Trump refuses to recognize Native American Heritage month -- changes it to honor 'founders' instead
The months of protests over construction of the Dakota Access pipeline spurred a wave a state laws that ratchet up penalties for protesting or interfering with fossil fuel infrastructure. Many were based on model legislation promoted by the industry-backed American Legislative Exchange Council. Credit: Robyn Beck/AFP/Getty Images

According to a new proclamation from the White House, President Donald Trump is now also refusing to acknowledge Native American Heritage month, instead of turning it to focus on the Pilgrims and the Natives they met upon arriving.

Trump has shown anti-Native tendencies since the days he forced the Navajo code talkers to accept an award under the portrait of former President Andrew Jackson, who enforced the Trail of Tears. He even used his favorite anti-Native, racist slur to them while there.

The president is hardly a friend to Native communities. He consistently uses the name of a historic Native figure as a racist slur, against Sen. Elizabeth Warren (D-MA). He's refused to recognize that the Standing Rock Sioux Tribe owns and controls sacred lands where Trump wants to allow the Dakota Access pipeline to drive through.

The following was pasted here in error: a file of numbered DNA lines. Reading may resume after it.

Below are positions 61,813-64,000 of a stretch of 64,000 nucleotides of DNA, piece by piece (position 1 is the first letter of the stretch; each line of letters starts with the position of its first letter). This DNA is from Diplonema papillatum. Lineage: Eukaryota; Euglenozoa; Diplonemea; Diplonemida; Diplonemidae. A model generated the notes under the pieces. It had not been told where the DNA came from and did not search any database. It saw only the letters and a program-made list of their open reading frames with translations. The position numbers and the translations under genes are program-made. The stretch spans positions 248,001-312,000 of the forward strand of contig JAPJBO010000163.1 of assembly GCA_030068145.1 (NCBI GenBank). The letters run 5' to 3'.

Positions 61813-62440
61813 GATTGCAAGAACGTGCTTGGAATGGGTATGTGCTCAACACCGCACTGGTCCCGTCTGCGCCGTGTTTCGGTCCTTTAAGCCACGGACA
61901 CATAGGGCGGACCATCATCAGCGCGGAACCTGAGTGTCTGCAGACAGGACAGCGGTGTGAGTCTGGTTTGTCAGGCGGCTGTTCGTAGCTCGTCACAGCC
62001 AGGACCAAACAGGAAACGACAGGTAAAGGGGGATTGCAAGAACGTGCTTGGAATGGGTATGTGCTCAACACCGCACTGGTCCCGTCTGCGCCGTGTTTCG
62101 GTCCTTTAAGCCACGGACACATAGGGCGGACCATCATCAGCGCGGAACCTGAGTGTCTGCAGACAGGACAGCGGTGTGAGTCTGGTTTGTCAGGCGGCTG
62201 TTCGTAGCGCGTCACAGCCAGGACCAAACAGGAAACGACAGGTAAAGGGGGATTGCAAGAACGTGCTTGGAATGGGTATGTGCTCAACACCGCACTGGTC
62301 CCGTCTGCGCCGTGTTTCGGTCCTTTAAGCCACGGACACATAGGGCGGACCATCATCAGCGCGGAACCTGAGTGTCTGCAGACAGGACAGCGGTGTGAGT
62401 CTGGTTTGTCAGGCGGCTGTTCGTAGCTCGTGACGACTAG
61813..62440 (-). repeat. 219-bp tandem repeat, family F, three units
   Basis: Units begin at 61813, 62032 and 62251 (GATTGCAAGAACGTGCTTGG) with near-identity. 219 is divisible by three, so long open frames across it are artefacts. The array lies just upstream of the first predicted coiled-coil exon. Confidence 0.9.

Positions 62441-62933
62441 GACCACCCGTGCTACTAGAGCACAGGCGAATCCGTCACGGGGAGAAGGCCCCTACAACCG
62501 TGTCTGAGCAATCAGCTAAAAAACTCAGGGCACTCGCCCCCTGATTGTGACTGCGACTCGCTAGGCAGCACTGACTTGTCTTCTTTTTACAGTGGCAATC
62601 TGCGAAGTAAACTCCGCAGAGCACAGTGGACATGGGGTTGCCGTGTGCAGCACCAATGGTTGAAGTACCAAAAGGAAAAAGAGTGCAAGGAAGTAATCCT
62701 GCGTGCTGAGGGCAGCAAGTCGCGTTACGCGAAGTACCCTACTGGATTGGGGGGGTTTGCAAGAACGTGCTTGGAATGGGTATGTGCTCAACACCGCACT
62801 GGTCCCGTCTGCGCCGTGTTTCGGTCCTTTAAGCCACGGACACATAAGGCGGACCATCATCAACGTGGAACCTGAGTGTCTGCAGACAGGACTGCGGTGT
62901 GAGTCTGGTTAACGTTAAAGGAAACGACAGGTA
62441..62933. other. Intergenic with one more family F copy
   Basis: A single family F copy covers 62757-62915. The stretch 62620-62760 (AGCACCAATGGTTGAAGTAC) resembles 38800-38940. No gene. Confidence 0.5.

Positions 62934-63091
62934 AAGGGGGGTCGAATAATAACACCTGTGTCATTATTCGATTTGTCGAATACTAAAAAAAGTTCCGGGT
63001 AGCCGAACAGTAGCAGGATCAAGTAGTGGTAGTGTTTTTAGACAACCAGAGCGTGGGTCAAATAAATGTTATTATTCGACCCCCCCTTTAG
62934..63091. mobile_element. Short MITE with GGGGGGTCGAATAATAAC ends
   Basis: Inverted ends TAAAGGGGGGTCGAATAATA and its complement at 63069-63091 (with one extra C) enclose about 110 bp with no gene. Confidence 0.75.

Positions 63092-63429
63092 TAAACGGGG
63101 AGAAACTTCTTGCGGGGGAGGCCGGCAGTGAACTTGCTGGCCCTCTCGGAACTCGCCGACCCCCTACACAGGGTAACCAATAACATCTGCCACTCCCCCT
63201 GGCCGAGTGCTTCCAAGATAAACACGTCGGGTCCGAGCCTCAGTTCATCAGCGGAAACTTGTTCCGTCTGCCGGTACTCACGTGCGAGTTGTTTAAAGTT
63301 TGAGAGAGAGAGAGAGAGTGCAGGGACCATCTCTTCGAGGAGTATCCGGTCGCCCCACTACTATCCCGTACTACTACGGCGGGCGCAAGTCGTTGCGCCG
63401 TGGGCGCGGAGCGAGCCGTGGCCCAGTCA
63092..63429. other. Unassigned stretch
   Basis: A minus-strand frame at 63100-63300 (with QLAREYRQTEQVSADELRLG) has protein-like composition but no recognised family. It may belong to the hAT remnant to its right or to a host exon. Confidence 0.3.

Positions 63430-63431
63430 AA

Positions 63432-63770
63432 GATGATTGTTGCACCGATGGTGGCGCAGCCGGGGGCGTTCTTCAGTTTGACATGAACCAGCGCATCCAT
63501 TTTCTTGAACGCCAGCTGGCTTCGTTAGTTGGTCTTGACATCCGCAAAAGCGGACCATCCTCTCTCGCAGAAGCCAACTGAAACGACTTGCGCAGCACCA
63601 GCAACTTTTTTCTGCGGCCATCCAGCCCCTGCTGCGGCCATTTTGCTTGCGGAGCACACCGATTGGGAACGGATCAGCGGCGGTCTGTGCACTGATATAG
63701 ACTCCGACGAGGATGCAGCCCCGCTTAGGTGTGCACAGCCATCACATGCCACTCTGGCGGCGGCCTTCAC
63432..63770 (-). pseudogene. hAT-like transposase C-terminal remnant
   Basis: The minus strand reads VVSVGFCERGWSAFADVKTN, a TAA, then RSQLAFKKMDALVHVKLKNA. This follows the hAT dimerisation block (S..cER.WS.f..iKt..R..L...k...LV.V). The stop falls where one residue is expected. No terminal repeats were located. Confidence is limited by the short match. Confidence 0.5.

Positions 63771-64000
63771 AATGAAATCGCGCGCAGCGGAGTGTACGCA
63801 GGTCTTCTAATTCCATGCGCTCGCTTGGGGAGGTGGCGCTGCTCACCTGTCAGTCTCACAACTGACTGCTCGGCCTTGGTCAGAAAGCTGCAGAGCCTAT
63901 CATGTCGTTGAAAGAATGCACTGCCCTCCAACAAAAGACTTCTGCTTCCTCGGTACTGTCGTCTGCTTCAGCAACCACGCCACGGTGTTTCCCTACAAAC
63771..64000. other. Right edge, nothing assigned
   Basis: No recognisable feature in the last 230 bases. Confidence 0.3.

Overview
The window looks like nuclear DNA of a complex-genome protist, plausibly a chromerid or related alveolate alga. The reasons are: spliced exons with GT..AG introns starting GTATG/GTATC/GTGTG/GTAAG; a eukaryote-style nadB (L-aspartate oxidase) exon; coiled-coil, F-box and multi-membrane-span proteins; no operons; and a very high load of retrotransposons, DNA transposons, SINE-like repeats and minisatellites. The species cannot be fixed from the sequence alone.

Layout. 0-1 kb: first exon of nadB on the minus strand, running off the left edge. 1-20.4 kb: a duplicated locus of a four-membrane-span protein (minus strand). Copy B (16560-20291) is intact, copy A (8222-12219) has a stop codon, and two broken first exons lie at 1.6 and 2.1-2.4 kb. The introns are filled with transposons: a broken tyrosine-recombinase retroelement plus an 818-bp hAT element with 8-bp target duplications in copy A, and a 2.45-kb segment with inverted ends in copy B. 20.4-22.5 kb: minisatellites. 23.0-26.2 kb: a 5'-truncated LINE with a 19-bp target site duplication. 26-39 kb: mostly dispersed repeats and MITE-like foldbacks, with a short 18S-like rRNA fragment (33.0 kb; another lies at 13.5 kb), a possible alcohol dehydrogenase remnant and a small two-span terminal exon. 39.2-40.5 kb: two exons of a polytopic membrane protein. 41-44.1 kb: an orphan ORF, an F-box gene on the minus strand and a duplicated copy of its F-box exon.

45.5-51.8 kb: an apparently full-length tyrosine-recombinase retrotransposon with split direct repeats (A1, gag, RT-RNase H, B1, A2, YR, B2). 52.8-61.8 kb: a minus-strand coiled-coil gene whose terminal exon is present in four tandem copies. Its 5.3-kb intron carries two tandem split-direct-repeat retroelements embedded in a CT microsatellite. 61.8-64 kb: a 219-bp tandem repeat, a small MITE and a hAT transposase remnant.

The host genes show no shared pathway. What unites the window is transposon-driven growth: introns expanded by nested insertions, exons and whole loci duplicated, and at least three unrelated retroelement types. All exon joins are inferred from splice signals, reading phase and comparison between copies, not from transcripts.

Reducing Bears Ears Monument was another slap in the face to Native communities. Despite efforts from Tribes, Trump destroyed the protection of the 200,000 acres, saying he wants to open the Native lands up to oil and gas drilling. He's also working to remove other Native lands previously placed into a trust. The National Geographic did an extensive piece on what the lands mean to Native people.

On September 7, 2018, Tara Sweeney, Trump's appointed Assistant Secretary for Indian Affairs, worked to take the Mashpee Wampanoag land in Massachusetts out of the trust. It would be the first time anyone took Native lands out of the trust since the "termination era" in the 1940s-1960s.

You can read Trump's proclamation at the White House site.

"Over 243 years ago, our Founders gathered in Philadelphia, Pennsylvania, at Independence Hall to sign the Declaration of Independence, enshrining in the heart of every American a bedrock principle that all men are "endowed by their Creator with certain unalienable Rights,'" Trump's proclamation begins.

Former President Barack Obama's 2016 proclamation began:

As the First Americans, Native Americans have helped shape the future of the United States through every turn of our history. Today, young American Indians and Alaska Natives embrace open-ended possibility and are determining their own destinies. During National Native American Heritage Month, we pledge to maintain the meaningful partnerships we have with tribal nations, and we renew our commitment to our nation-to-nation relationships as we seek to give all our children the future they deserve.